Kenny Neal visits and discusses his new album

On March 9, 2017, Pointe Coupee Parish Office of Tourism had the opportunity to interview the legendary blues musician and recording artist Kenny Neal. Kenny Neal called me and said that John “Chris” Christophe told him to give me a call (Chris knew how I felt about Kenny Neal). During our phone conversation, Kenny and I shared stories on how we were each raised. We both came from musical families, played guitar, and both were one of ten children. We immediately felt connected. He said he wanted to meet with me, and I wanted to write a story about him.
Kenny drove up in vintage panel truck. It was an eye catcher; shiny new white paint job, chrome wheels, and he talked about his love for vintage cars and trucks

Legendary blues musician and recording artist Kenny Neal

Legendary blues musician and recording artist Kenny Neal

To make Kenny to feel comfortable during the interview, I invited my brothers Donald and Charles J. Miletello who are musicians and played music with Kenny’s family. John “Chris” Christophe and David K. Jarreau, Vice President of the Tourist Commission, were also there. John and David are musicians, too; isn’t it a small world?
I’ve been following Kenny’s story for years, and what I really like about him is that he is so genuine. He cares about his family, friends, and puts his heart into his music. I hear a little bit of Zydeco and a whole lot of blues in his style, and the combination makes him unique.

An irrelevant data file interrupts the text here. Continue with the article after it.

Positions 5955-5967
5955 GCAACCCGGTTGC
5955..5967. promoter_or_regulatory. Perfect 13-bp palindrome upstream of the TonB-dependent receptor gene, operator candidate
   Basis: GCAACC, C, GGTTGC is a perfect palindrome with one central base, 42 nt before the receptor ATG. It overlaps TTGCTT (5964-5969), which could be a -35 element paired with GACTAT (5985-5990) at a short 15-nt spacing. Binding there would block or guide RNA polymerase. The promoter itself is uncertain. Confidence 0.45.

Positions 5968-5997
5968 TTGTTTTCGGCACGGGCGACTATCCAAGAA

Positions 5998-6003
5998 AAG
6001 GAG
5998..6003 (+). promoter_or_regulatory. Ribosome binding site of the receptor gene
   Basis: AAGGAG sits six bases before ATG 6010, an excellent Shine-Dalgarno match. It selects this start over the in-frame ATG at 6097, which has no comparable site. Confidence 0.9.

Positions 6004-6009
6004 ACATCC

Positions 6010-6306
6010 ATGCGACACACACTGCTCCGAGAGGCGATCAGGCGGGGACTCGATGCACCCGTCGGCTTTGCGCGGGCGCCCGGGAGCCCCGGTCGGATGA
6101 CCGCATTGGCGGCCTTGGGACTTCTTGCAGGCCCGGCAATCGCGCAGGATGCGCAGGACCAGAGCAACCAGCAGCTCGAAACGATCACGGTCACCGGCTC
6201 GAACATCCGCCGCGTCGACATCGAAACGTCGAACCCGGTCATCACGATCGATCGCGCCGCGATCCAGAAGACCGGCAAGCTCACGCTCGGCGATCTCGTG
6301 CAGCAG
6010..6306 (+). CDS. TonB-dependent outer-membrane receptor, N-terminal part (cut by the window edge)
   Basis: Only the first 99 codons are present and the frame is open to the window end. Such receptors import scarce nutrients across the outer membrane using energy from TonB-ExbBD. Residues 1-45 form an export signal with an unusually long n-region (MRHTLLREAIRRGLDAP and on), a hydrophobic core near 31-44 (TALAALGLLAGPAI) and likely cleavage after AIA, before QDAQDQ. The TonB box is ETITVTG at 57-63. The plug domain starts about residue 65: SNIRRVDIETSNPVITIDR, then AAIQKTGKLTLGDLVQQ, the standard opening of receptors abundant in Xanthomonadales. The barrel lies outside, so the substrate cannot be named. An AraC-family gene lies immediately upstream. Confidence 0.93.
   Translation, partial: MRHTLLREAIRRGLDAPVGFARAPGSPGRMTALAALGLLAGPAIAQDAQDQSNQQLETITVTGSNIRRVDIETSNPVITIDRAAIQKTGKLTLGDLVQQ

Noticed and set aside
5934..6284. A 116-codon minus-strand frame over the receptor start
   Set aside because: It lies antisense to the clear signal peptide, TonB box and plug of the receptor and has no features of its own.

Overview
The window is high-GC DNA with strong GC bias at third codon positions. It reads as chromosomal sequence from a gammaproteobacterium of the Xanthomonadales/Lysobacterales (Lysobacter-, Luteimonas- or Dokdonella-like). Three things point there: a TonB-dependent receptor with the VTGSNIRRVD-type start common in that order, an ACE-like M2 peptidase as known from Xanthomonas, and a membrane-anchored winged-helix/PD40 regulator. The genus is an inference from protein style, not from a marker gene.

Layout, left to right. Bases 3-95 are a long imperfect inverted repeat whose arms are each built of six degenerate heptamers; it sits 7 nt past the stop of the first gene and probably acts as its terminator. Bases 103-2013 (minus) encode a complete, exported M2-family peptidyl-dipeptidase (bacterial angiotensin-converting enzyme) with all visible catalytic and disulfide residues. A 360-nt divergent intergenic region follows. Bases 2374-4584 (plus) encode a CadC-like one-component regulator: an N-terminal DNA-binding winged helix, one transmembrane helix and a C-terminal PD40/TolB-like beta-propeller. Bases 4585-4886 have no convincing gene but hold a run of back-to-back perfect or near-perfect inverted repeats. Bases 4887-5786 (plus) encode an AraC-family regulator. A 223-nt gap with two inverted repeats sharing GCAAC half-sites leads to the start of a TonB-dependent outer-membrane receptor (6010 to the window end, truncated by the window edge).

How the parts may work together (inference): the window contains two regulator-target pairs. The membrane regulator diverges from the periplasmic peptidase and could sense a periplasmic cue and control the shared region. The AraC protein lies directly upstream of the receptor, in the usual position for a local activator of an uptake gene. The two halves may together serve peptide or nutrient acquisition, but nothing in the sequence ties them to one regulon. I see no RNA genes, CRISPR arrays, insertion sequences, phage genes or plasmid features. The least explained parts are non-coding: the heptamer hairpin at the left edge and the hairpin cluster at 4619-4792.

Kenny has never forgotten where he came from. His Louisiana heritage is embedded into his heart. He knows it is tough for musicians to rise to the top like he did, and now he is trying to pave the way for them. He is involved in mentoring programs for future musicians.
Kenny gives back to his family and is involved in charitable organizations.
Kenny announced that he is opening Kenny’s Juke Joint in Baton Rouge soon, and anyone or any band that plays music can put their name on a list to play there. He wants to provide a place for musicians to gather and just be able to play music.
I can see what inspired Kenny to write songs for his newest album “Bloodline.” He shared a video with us, and in the video Kenny is on stage playing music with his twin sisters, brothers, cousins and children. His mother and grandchildren are all on stage, too. They are his inspiration and bloodline. His album “Bloodline” is not only a reflection of his past, but clearly a reflection of the future of blues music, and it comes from his family’s heritage.
Kenny Neal was born on October 14, 1957, in New Orleans, Louisiana. His family later moved to Baton Rouge. Kenny was three years old when he started playing the harmonica and by the time he was thirteen years old, he was playing music in his daddy’s band. Kenny plays three instruments; bass and lead guitar, harmonica, and lap steel guitar.